Application of a modified drop-collapse technique for surfactant quantitation and screening of biosurfactant-producing microorganisms

Adria A. Bodour, Raina Margaret Maier

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259 Citations (Scopus)

Abstract

A drop-collapse method has been refined for use as both a qualitative assay to screen for surfactant-producing microbes, and as a quantitative assay to determine surfactant concentration. The assay is rapid, easy to perform, reproducible and requires little specialized equipment. The assay is performed in a 96-microwell plate, where each well is thinly coated with oil. A 5 μL sample droplet is added to the center of a well and observed after 1 min. The droplet will either bead up, spread out slightly or collapse, depending on the amount of surfactant in the sample. The basis for this method is the type of oil used to coat each well. In the qualitative method, each well is coated with 1.8 μL of Pennzoil® and either the drop collapses, indicating the presence of surfactant (a positive result), or the drop remains beaded, indicating the absence of surfactant (a negative response). In the quantitative method, each well is coated with 2 μL of mineral oil, and a dissecting microscope is used to measure the diameter of the droplet at 1 min. Results with both a test biosurfactant (rhamnolipid) and a test synthetic surfactant (sodium dodecyl sulfate) indicate a direct linear correlation between droplet diameter and surfactant concentration. The drop-collapse method has several advantages over commonly used methods that measure surface tension, such as the du Nouy ring method; a smaller volume is required (5 μL vs. 20 mL), the effective range of measurement is greater and it does not require specialized equipment. Copyright (C) 1998 Elsevier Science B.V.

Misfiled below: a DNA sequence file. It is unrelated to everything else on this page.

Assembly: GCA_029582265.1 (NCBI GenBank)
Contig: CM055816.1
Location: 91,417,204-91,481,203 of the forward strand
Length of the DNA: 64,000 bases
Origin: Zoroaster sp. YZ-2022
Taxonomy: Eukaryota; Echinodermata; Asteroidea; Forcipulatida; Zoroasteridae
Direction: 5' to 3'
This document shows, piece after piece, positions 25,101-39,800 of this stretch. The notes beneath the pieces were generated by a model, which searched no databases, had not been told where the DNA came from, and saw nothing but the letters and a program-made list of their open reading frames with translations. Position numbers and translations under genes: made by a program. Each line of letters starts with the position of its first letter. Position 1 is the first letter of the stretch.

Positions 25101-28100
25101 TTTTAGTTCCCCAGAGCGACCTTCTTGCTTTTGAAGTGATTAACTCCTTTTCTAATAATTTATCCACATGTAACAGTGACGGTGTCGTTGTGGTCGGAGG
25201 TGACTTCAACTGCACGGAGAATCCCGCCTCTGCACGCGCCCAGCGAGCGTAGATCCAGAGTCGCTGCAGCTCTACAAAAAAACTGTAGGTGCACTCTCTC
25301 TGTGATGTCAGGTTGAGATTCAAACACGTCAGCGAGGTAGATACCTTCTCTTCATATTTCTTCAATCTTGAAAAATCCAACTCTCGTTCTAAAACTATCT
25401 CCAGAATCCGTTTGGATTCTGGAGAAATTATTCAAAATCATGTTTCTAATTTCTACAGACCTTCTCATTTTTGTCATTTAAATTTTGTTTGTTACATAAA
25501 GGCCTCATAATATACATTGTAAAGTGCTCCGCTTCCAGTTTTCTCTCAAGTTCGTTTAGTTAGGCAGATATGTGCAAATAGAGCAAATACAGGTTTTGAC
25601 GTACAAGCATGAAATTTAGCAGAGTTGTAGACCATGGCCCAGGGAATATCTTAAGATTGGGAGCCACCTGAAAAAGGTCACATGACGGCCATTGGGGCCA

Original languageEnglish (US)
Pages (from-to)273-280
Number of pages8
JournalJournal of Microbiological Methods
Volume32
Issue number3
DOIs
StatePublished - May 1 1998

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Surface-Active Agents
Oils
Mineral Oil
Equipment and Supplies
Surface Tension
Sodium Dodecyl Sulfate

Keywords

  • Biosurfactant
  • Drop-collapse test
  • Screening assay
  • Surfactant

ASJC Scopus subject areas

  • Biotechnology
  • Applied Microbiology and Biotechnology
  • Microbiology

Cite this

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abstract = "A drop-collapse method has been refined for use as both a qualitative assay to screen for surfactant-producing microbes, and as a quantitative assay to determine surfactant concentration. The assay is rapid, easy to perform, reproducible and requires little specialized equipment. The assay is performed in a 96-microwell plate, where each well is thinly coated with oil. A 5 μL sample droplet is added to the center of a well and observed after 1 min. The droplet will either bead up, spread out slightly or collapse, depending on the amount of surfactant in the sample. The basis for this method is the type of oil used to coat each well. In the qualitative method, each well is coated with 1.8 μL of Pennzoil{\circledR} and either the drop collapses, indicating the presence of surfactant (a positive result), or the drop remains beaded, indicating the absence of surfactant (a negative response). In the quantitative method, each well is coated with 2 μL of mineral oil, and a dissecting microscope is used to measure the diameter of the droplet at 1 min. Results with both a test biosurfactant (rhamnolipid) and a test synthetic surfactant (sodium dodecyl sulfate) indicate a direct linear correlation between droplet diameter and surfactant concentration. The drop-collapse method has several advantages over commonly used methods that measure surface tension, such as the du Nouy ring method; a smaller volume is required (5 μL vs. 20 mL), the effective range of measurement is greater and it does not require specialized equipment. Copyright (C) 1998 Elsevier Science B.V.",
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